Starting in the summer of 1999, the FBI and U.S. Attorney’s Office secured court-authorized wiretaps of several targets in the Ganim case. The recordings, however, were instrumental in corroborating witness testimony rather than providing a smoking gun of impropriety. Over the course of Ganim’s more than two-month trial, the government played a few dozen–out of hundreds of wiretaps–recordings to bolster its case with the jury. Then-FBI agent Ed Adams, now mayoral aide in one of the surreal twists to Ganim’s comeback, testified in the case and sat through the entire trial. Ganim was convicted March 19, 2003 and sentenced to nine years by U.S. District Judge Janet Arterton.

He served more than six years in two low-security federal facilities before release to a halfway house in January 2010. Ganim had toyed with a mayoral comeback in 2011 but several timing factors such as being on supervised release, young children and his then-wife loathe to a political comeback held him back.

Along the way the Connecticut Supreme Court unanimously upheld a lower court ruling denying Ganim reinstatement to the state bar. His economic vitality diminished, who was going to pay Ganim a financial package of roughly $160,000 accorded the mayor of the state’s largest city? Ganim returned to the political arena in 2015 with a historic win based largely on a second-chance message that resonated with black voters opposed to the record of incumbent Democrat Bill Finch. Ganim knocked off Finch in the primary on his way to a convincing general election win.

Share

Tags: ···

7 Comments so far ↓

  • Andrew C Fardy

    This film maker should be making a movie about a mayor that refuses to do a mayors job and is dabbling in things that got him in trouble before. Dumb Ass

    • John Marshall Lee

      Andy are you suggesting that the movie will be written as a comedy? The look on the face of Ed Adams in the picture above looks semi-tragic to me. Not a hint of a smile, is there?

      Perhaps he was listening to Ganim2 go on about OPEN, ACCOUNTABLE, TRANSPARENT and HONEST governance when he won? Or perhaps after that he learned he would be appointed the new INTEGRITY CZAR? Good day, sir, what is my job? Well I shall be appointed as Bridgeport Integrity Czar, or BIC for short!! How long does it take to click the BIC one only wonders?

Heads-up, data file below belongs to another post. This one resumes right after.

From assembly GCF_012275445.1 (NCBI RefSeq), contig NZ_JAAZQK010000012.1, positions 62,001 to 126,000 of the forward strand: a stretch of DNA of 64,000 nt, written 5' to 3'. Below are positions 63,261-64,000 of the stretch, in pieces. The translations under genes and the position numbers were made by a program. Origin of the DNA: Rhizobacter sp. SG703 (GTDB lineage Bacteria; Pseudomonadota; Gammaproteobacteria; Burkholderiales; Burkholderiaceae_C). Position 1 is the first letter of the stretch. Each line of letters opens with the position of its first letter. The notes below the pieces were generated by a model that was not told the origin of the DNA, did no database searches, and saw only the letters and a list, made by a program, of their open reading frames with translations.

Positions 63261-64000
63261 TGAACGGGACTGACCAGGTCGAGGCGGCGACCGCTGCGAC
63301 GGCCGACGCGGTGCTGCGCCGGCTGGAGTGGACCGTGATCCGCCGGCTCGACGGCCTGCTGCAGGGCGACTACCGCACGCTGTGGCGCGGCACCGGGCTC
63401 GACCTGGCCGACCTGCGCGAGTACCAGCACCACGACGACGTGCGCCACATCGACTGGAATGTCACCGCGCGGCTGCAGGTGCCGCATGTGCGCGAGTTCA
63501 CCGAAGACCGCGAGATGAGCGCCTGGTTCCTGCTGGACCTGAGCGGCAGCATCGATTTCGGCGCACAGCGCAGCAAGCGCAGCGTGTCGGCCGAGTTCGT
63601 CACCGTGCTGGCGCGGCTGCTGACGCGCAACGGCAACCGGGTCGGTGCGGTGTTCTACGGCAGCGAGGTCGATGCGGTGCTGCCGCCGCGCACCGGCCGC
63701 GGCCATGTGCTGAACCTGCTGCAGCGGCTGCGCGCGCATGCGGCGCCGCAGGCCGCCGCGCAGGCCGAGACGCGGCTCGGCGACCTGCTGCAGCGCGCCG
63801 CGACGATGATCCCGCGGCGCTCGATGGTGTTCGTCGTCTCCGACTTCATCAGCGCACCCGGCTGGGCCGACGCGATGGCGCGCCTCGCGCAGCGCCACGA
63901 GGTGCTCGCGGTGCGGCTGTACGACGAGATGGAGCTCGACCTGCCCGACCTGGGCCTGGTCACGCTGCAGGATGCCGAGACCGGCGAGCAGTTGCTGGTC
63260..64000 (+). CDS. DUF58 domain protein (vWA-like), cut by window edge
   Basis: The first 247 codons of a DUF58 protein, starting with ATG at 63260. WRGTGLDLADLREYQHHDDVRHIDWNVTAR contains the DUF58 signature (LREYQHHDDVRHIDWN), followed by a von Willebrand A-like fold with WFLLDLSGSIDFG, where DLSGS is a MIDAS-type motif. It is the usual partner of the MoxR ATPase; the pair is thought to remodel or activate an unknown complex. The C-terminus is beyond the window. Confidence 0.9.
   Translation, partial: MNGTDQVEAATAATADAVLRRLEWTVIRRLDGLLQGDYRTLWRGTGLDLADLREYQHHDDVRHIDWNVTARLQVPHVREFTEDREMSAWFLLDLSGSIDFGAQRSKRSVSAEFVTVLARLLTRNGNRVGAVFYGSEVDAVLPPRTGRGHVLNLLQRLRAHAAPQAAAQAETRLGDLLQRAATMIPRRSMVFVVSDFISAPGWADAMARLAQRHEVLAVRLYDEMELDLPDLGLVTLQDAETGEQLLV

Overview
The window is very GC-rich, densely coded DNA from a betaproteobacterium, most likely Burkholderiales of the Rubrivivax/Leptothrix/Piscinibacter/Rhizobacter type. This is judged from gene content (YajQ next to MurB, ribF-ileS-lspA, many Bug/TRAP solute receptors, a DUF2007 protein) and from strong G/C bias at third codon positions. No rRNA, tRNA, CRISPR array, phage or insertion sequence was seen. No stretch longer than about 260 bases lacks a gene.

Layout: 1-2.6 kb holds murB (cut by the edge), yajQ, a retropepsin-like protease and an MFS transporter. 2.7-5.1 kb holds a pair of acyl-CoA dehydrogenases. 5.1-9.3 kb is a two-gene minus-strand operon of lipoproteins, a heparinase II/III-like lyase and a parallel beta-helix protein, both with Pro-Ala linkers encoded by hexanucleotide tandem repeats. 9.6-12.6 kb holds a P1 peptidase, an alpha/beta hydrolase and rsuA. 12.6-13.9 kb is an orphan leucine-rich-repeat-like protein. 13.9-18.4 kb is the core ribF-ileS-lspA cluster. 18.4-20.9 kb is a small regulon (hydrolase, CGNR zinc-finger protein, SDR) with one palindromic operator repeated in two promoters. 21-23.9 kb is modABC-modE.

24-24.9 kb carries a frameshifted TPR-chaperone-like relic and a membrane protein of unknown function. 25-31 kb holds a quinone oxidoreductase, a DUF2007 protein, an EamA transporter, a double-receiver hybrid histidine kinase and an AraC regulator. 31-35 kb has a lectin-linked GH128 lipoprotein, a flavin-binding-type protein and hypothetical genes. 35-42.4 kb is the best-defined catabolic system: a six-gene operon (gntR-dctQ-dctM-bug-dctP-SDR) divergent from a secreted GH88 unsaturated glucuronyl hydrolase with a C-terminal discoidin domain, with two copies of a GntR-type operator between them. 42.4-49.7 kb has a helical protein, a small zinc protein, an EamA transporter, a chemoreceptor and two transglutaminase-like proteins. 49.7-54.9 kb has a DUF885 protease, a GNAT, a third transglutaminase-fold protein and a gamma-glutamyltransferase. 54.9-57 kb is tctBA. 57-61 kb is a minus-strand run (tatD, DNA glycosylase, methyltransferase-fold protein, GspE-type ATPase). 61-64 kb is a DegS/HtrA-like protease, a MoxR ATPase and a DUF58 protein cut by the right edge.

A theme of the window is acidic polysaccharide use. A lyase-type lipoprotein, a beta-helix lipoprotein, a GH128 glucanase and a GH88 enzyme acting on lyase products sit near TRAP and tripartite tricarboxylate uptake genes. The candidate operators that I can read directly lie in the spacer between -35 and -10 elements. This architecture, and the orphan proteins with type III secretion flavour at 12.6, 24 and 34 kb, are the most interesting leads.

City Council missing attachments and schedules to contracts they are asked to approve? City contracts fail to require handwritten dates (or initialling) contemporary with each signature? Financial details not included? “Don’t worry about it!” City says. Accountable or Transparent?

      By the way I have been waiting for someone to question whether Judge (Recusing) Meyer is related to City Attorney Christopher Meyer?? Wouldn’t that line of thinking be appropriate for Bridgeport? Time will tell.

    • Joel Gonzalez

      Lennie, did the feds give a reason for their objection to the release of recordings and documents? A decade ago I attempted twice and both times the reason given was: “The case is part of an ongoing investigation.” Seventeen years has gone by. Why the interest in the files now? Is it politically motivated rather than a block buster movie that will never materialize?

  • DC Faber

    Ganim became mayor again for the pay check. He couldn’t practice law because he couldn’t get his law license back because he did not show remorse for his actions. If Joe owned up to what he did, humbly sought readmission to the bar he might have won; returned to practicing law and Bridgeport might have a mayor who wants the job.

  • Bob Walsh

    Who is this filmmaker?
    Is he another shill for Joe who will hap praise on all of the good things that he has allegedly done?
    Or is he a shill for an opposition candidate, one thing that Joe did not really have when he ran for mayor?
    Second chance candidate or second chance to skewer his honor?

  • Frank Gyure

    To be honest<i am not interested in JG1. It's done with and in the past. What is more concerning and discomforting is the poor performance of JG2. It is becoming painfully obvious that JG2 does not care one bit about Bridgeport.Carefully scripted PR events and Ganim skips out PRONTO,lack of true involvement with communities and community groups in Bridgeport. Ganim's increasing preoccupation with his delusional run for Governor. Ganim shuts himself off and lives in his own world. He fooled the people of Bridgeport in his "return" to political life but he has shown himself to be a zombie once he attained the office of Mayor.

  • Jeff Kohut

    Is this the same Thomas K. Reilly of “One on One with Dennis Rodman and Kim Jong Un: You Gotta Have Seoul!” winner of the 2016 Phnom Penh Film Festival first prize for Best Editing in the Political Dementia Documentary Topics category?!

Leave a Comment

You must log in to post a comment.